What we see in life is affected by the “lens” we use.  Here’s a quick look at how appearances can be deceiving.


A bazillion years ago, I was given a Franklin day planner just before I went on a church mission to Mexico.  In it, I started jotting down crazy ideas I had that I wanted to do some day.  One of those ideas was to tell how different camera lenses could be used in the same setting to “paint a different picture.”  Now (a bazillion years later) I get to cross that idea off the list and sort through the other million remaining.

In the previous story we did on “Flowchart”, I was able to con our second oldest daughter Aly and her husband Jace into helping out with the shopping shot.  With this story, our oldest daughter Alexa gave permission to use the picture of her and I in our “at-odds” hoodies.

There are some family discussions where we agree to disagree.

There are some family discussions where we agree to disagree.

In the story we try to illustrate a couple of different ways on how we don’t see eye-to-eye with people.  Much of this comes from personal experience and the multitude of mistakes I keep making.  Maybe doing this story will help me remember the content, and make less mistakes.


All five of our daughters have been blessed with the ability to, uh, “state their opinions.”  I switched gears from the daughter in the opening picture (daughter #1) to the daughter in the second scenario (daughter #5)–that’s why I put “different” there at the top.


For the lens geeks out there, the lens on the top left is a 75-200mm, 2.8.  The video on the top right is coming from my iPhone–because I couldn’t get as wide with the phone to get the shot below.  The shot below is from an 18-55mm fisheye lens I believe.  I can’t remember the specs off the top of my head.  I had it mounted on the top of our other car to get this shot.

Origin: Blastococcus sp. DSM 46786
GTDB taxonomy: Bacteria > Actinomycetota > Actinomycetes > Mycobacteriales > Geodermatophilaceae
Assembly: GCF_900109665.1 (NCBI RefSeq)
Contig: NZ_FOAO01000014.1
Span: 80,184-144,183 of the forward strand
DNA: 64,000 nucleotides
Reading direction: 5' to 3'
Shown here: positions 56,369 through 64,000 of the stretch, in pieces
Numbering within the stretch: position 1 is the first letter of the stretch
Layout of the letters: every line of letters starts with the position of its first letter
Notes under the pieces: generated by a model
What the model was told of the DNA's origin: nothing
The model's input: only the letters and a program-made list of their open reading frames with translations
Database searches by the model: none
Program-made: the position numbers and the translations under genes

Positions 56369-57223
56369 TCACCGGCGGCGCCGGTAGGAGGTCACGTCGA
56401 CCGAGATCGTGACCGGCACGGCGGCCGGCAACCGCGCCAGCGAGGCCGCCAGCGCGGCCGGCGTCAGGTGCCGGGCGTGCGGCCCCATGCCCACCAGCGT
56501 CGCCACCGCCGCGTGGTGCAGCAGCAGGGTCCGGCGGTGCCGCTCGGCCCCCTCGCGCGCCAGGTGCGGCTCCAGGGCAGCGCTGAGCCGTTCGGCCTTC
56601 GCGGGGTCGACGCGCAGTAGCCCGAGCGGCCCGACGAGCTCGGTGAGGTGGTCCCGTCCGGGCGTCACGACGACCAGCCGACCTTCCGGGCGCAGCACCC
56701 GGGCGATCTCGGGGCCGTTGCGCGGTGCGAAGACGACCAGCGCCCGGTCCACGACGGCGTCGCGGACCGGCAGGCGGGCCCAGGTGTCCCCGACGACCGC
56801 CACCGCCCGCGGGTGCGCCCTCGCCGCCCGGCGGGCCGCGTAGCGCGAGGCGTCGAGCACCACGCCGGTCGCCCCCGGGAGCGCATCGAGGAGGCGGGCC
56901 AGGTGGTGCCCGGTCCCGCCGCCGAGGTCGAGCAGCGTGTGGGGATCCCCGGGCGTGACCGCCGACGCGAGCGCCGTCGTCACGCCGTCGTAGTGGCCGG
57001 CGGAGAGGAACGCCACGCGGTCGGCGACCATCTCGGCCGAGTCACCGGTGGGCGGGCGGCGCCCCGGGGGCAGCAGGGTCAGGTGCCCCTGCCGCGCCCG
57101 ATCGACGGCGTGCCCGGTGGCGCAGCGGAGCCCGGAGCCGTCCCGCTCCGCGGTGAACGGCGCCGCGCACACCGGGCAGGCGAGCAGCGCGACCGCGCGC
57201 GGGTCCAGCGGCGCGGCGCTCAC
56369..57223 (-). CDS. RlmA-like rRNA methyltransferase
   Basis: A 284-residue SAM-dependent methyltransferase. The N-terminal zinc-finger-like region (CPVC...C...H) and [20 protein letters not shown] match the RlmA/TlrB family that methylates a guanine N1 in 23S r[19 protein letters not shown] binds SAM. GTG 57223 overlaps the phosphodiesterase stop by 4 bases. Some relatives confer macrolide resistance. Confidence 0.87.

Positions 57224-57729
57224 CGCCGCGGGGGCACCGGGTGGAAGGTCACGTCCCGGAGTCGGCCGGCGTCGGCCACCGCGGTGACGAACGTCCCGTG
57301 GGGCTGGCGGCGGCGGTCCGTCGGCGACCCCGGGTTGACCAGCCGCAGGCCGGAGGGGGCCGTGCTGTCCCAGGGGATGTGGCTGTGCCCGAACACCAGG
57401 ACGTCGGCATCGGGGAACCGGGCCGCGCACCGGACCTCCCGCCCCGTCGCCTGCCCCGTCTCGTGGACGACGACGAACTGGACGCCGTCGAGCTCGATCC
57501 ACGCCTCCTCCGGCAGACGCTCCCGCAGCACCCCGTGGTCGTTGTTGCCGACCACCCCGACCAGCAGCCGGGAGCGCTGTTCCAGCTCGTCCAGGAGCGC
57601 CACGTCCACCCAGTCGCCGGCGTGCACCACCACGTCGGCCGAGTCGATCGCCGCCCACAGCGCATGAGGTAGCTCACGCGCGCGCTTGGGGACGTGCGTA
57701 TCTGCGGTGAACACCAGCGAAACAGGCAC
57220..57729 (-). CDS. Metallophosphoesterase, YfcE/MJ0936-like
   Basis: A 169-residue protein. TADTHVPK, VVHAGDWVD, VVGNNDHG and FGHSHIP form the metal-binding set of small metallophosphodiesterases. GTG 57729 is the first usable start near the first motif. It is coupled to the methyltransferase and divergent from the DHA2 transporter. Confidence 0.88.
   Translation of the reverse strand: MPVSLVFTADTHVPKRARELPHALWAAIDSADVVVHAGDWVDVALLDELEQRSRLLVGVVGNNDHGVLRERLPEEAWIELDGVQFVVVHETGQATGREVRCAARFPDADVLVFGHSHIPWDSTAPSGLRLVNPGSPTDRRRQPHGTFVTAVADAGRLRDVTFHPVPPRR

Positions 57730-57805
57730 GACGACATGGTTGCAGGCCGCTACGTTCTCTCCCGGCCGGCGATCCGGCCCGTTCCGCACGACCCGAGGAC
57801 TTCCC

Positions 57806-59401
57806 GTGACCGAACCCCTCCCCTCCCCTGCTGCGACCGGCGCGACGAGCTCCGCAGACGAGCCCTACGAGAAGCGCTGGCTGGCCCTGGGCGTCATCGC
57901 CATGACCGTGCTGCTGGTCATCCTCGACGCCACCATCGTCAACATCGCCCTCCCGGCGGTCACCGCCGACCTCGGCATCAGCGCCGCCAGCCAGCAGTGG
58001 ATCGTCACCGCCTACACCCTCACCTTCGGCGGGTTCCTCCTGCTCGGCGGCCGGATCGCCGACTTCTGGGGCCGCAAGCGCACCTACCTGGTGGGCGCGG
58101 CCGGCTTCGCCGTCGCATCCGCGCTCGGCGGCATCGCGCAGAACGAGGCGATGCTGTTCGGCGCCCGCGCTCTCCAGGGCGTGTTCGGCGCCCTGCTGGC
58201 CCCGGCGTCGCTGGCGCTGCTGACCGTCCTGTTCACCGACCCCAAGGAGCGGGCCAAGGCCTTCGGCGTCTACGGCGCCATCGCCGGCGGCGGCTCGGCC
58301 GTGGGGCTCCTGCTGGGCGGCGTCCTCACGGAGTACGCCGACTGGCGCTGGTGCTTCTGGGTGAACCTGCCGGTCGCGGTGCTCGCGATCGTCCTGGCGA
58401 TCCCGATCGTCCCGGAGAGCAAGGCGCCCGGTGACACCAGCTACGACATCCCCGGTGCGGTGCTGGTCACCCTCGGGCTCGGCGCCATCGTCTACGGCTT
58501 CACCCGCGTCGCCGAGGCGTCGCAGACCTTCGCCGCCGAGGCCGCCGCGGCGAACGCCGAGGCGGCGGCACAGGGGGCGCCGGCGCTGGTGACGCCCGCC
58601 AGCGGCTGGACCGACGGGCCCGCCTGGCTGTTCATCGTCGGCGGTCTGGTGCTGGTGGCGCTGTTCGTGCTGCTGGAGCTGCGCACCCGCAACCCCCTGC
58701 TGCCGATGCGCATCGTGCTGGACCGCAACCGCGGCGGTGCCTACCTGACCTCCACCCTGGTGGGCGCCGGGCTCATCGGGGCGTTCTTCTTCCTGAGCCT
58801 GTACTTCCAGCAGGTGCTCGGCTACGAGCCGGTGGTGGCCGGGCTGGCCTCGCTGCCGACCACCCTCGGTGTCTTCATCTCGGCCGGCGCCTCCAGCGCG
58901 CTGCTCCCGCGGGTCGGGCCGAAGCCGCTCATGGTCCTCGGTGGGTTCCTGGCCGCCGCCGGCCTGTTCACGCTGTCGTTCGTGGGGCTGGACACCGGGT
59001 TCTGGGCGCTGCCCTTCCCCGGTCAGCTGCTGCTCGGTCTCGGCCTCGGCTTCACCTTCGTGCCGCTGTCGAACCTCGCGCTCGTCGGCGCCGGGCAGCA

The shot on the left is generally what filmmakers will do when they want to compress space–like when a person is about to get hit by a train and jumps off the tracks at the last second.  That lens will make the train behind the person look really, really close.  The reality is that the train could be 40 or 50 feet behind.  It’s funny what a little piece of glass can do to play tricks on our perception.


It took a couple of tries, but Savannah was able to nail down what I asked her to say here.  The funny thing here is that this is the type of line that all five of our daughters would come up with, unscripted, at any given time.  They get their beauty and wit from their mother.  I’m still waiting to see what they got from me.


This was the picture to tie the beginning with the end.  When Alexa got married, we had a few jokes we tossed around as I walked her down the aisle.  (She was a good sport, as usual, putting up with her old man.)  Obviously, I added the color in here to the tie and flowers to match the hoodies on the left, but there was a sort of implied method to the madness I guess–we don’t have to AGREE on everything, we just need RESPECT the viewpoint.